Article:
CAVES takes place in Sardinia, a large Italian island in the Mediterranean Sea. The rugged, sparsely populated island holds many complex caves. Their scale and variety are immense, with large networks of wet and dry caves containing tight tunnels and cathedral-sized chambers.
The Supramonte cave complex is in the Lanaitho Valley, part of the Gennargentu National Park, in the middle of the island. Discovered in the 1950s, this cave system is just a few kilometres away from civilisation, and yet sufficiently remote to offer the isolation typical of spaceflight.
Even for fit astronauts, life in a dark, cold and humid cave requires some getting used to and presents psychological and logistical problems. In many ways, the Supramonte cave complex resembles extraterrestrial environments.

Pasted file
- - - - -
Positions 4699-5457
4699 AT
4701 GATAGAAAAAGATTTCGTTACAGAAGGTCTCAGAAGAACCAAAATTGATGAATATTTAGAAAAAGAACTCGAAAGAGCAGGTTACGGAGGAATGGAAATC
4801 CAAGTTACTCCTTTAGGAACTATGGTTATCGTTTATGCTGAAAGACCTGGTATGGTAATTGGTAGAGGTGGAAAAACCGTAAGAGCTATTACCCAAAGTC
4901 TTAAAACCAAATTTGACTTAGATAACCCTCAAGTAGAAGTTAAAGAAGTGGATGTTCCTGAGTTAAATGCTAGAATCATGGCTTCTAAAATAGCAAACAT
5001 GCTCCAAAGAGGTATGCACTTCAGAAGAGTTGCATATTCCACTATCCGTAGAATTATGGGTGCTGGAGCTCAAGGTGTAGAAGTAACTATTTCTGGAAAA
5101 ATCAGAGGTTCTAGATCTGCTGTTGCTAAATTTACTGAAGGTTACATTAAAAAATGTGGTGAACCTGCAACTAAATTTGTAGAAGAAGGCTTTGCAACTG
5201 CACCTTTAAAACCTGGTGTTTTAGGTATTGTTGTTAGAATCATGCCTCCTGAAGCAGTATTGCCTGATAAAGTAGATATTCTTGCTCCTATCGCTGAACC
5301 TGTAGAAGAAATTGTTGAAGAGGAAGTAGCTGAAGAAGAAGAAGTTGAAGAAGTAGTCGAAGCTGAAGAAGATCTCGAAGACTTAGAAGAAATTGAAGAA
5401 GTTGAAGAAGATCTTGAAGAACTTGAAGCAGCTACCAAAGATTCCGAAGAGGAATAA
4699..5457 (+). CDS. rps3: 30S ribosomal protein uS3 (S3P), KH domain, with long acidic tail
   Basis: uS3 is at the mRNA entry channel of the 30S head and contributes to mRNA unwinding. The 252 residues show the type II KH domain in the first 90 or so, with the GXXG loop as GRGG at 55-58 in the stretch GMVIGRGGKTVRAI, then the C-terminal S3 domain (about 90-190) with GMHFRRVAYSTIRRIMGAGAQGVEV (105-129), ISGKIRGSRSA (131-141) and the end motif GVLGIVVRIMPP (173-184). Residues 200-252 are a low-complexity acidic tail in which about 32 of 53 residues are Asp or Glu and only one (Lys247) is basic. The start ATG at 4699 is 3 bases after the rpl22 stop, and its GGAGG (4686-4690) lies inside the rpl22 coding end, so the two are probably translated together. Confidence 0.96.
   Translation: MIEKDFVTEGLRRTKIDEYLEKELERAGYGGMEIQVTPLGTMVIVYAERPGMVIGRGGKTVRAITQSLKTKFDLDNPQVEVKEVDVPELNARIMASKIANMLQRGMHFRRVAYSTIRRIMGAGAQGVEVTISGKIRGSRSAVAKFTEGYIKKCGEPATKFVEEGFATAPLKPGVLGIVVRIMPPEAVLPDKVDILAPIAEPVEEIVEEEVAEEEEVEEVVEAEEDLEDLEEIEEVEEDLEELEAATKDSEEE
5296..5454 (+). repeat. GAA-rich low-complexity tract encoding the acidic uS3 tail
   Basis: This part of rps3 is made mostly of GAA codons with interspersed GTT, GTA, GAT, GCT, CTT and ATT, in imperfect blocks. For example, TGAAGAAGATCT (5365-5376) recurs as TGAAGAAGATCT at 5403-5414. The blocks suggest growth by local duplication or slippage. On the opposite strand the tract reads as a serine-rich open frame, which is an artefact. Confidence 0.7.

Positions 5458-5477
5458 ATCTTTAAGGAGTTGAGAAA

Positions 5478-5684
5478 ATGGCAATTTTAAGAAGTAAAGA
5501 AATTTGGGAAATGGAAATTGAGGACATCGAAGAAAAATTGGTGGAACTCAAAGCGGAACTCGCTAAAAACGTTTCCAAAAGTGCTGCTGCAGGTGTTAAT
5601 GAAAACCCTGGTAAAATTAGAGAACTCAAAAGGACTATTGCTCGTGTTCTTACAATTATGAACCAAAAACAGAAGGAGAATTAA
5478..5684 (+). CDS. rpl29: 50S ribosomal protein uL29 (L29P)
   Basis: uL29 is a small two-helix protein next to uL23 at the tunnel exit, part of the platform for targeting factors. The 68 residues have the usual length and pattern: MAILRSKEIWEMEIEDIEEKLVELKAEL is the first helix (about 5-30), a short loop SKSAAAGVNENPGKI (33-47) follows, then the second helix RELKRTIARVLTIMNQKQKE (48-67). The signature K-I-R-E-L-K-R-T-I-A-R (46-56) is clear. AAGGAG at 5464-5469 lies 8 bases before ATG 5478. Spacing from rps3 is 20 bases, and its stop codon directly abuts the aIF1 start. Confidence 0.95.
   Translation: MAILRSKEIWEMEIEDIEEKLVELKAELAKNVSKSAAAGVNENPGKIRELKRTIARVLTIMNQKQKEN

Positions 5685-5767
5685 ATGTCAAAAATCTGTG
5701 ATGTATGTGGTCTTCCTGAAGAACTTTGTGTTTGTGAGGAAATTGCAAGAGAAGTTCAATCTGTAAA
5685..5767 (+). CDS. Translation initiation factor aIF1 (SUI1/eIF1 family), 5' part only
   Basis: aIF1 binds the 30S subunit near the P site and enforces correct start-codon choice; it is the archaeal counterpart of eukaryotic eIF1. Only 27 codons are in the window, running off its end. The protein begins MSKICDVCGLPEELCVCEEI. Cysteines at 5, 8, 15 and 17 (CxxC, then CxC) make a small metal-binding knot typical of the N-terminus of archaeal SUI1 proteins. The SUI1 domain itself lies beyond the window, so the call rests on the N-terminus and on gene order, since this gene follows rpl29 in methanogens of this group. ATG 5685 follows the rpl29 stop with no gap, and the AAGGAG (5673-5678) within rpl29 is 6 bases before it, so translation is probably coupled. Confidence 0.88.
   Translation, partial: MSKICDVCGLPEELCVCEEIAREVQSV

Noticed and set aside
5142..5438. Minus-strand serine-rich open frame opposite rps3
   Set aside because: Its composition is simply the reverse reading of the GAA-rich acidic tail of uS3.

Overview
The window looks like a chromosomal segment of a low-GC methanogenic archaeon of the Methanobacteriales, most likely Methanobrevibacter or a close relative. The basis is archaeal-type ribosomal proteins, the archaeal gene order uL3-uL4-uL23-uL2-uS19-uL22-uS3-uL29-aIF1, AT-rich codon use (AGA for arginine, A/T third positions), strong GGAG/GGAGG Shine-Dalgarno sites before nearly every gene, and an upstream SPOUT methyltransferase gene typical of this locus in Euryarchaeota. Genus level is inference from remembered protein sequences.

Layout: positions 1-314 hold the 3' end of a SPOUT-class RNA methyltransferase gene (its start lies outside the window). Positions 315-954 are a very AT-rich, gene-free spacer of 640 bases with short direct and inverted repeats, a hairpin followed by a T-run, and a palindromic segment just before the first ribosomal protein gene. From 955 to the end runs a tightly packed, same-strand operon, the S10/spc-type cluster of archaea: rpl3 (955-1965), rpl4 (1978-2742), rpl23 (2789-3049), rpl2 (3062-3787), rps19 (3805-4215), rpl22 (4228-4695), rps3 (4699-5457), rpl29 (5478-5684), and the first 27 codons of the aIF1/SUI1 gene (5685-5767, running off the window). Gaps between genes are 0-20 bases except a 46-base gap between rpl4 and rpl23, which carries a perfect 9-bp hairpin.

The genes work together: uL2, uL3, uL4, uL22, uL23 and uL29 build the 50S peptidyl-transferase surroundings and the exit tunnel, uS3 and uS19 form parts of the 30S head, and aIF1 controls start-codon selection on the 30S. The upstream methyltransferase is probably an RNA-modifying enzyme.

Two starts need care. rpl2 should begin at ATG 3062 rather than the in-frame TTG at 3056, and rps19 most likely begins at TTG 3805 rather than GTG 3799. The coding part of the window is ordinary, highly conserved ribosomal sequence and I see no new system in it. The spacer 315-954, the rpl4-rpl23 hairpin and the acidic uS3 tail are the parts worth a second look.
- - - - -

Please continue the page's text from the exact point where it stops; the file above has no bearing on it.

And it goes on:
The caves have a constant temperature of 14°C with full humidity making the area slightly colder than on the International Space Station.
The astronauts set up base camp around six hours from the cave entrance. Drinking water is available here as well as their tents to sleep in for six days.
Exploring the blackness offers the thrill and wonders of real exploration. The unusual cave environment is the most demanding but most fulfilling aspect of CAVES training. The astronauts often marvel at the unrivalled natural beauty and sense of accomplishment working together.
Our Earth holds much beauty, whether seen from above on the International Space Station or underneath from the Sa Grutta cave.